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Impact of Livestock Grazing on Abundance of Miridae and Reduviidae (Hemiptera) in Crested Wheatgrass Pastures

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Abstract:

Miridae of the genera Labops and Irbisia, collectively referred to as “black grass bugs,” can cause significant damage to wheatgrasses (Poaceae) of several genera on western North American rangeland. Another mirid in the same area, Capsus cinctus (Kolenati), causes damage to bluegrass (Poa spp.). Previous studies suggest that grazing management may reduce mirid populations on rangeland by eliminating preferred oviposition sites and reducing accumulations of litter that provide diurnal refuges for nymphs. We tested the hypothesis that grazing reduces mirid populations, along with those of Reduviidae, during a controlled grazing experiment. Densities of mirids and reduviids declined with increasing intensity of grazing, even though grazing occurred after the peak of mirid abundance each year. This suggests that declines in hemipteran densities resulted from grazing that occurred during previous years, perhaps because the most heavily grazed plots had the least plant litter. The results further confirm that grazing has the potential to control black grass bug populations, although the benefits could be potentially offset by negative impacts on beneficial insects such as reduviids.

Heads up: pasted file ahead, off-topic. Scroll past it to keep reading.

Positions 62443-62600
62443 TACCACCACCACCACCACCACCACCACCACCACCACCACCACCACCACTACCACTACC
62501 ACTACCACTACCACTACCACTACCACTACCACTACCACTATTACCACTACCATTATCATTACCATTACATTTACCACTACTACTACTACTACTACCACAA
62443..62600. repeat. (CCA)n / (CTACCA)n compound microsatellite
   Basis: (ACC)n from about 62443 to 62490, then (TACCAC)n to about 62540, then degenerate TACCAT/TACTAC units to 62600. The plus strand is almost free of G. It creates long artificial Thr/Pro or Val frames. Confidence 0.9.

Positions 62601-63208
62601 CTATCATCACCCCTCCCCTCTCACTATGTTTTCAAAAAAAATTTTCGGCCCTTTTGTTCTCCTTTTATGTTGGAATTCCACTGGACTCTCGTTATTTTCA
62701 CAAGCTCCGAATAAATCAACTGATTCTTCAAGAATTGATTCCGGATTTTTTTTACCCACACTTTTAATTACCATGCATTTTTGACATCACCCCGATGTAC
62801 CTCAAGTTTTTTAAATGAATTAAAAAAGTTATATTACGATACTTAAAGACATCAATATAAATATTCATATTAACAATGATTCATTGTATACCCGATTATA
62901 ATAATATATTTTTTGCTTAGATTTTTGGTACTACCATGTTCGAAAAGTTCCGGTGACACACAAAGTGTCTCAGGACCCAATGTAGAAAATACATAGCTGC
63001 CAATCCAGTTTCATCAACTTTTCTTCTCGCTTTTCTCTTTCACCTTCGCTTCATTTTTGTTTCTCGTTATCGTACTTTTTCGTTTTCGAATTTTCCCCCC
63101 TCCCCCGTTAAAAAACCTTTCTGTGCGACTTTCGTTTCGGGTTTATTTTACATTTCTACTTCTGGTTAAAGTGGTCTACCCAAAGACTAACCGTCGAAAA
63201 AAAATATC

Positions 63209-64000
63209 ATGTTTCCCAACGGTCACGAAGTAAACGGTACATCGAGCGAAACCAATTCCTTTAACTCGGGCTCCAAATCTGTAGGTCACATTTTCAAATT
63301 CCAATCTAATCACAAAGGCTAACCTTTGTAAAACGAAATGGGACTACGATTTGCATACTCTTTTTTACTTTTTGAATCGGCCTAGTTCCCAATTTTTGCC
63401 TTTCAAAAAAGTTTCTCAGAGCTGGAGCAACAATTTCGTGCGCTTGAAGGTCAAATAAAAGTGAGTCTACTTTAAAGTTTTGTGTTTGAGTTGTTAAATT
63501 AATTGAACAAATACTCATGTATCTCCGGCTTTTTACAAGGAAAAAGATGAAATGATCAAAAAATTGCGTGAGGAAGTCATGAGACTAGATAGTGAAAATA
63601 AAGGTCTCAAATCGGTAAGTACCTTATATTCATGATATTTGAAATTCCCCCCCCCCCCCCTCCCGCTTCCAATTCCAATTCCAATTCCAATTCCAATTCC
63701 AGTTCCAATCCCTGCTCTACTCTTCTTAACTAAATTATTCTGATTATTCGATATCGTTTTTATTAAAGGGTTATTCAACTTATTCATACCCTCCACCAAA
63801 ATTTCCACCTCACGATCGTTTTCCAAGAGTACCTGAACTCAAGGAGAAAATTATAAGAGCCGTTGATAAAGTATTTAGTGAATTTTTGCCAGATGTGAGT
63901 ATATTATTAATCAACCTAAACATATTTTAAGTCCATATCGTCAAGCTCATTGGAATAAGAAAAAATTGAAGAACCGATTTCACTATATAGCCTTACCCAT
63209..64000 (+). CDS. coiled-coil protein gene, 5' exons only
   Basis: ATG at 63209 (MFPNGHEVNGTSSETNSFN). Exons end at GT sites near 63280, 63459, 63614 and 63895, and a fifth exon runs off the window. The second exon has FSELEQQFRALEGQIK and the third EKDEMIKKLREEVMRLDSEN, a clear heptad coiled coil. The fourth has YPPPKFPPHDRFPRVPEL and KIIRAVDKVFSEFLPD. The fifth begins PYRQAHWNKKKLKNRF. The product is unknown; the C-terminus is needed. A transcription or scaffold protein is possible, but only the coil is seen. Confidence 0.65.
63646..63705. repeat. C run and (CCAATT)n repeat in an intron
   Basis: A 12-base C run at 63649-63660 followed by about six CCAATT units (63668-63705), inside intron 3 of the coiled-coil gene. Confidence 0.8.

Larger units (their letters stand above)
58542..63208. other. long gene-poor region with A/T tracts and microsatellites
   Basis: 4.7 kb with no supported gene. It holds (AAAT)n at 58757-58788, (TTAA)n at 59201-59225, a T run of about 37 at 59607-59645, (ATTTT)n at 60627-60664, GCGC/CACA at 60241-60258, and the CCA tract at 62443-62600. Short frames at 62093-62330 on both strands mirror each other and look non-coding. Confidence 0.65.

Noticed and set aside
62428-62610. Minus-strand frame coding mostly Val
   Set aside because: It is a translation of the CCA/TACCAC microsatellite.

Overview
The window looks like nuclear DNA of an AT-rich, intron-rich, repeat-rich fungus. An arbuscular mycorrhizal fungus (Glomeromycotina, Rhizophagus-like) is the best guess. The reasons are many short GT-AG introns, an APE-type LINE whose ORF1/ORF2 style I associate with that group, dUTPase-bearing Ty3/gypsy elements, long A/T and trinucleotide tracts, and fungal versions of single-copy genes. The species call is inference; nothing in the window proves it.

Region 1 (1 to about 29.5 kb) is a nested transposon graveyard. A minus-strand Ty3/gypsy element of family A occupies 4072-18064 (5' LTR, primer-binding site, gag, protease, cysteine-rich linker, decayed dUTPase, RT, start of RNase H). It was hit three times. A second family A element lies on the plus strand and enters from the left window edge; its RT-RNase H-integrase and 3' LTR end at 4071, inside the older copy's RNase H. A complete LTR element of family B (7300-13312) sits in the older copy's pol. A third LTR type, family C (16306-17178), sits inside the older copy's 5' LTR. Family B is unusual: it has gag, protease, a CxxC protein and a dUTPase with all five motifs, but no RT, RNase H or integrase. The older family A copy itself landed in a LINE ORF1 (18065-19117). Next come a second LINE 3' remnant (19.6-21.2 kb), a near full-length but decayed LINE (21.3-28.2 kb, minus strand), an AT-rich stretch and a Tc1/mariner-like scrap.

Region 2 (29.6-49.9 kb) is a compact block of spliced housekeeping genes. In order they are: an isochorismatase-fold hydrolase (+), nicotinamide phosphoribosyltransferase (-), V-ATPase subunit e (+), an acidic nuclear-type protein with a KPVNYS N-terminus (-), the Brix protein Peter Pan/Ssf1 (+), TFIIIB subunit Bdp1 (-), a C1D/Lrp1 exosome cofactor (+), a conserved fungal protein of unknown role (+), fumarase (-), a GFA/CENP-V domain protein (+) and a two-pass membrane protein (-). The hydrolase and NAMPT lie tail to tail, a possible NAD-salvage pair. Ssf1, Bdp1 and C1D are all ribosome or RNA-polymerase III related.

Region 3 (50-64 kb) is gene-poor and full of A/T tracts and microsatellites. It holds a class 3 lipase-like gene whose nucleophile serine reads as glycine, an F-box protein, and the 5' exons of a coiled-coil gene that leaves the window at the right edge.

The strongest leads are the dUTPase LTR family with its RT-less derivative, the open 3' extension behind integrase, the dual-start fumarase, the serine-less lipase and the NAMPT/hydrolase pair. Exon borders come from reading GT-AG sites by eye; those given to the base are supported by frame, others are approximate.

Keywords: Capsus; Irbisia; Labops; black grass bugs; grazing management

Document Type: Research Article

Publication date: April 1, 2008

More about this publication?
  • Journal of Economic Entomology is published bimonthly in February, April, June, August, October, and December. The journal publishes articles on the economic significance of insects and is divided into the following sections: apiculture & social insects; arthropods in relation to plant disease; forum; insecticide resistance and resistance management; ecotoxicology; biological and microbial control; ecology and behavior; sampling and biostatistics; household and structural insects; medical entomology; molecular entomology; veterinary entomology; forest entomology; horticultural entomology; field and forage crops, and small grains; stored-product; commodity treatment and quarantine entomology; and plant resistance. In addition to research papers, Journal of Economic Entomology publishes Letters to the Editor, interpretive articles in a Forum section, Short Communications, Rapid Communications, and Book Reviews.
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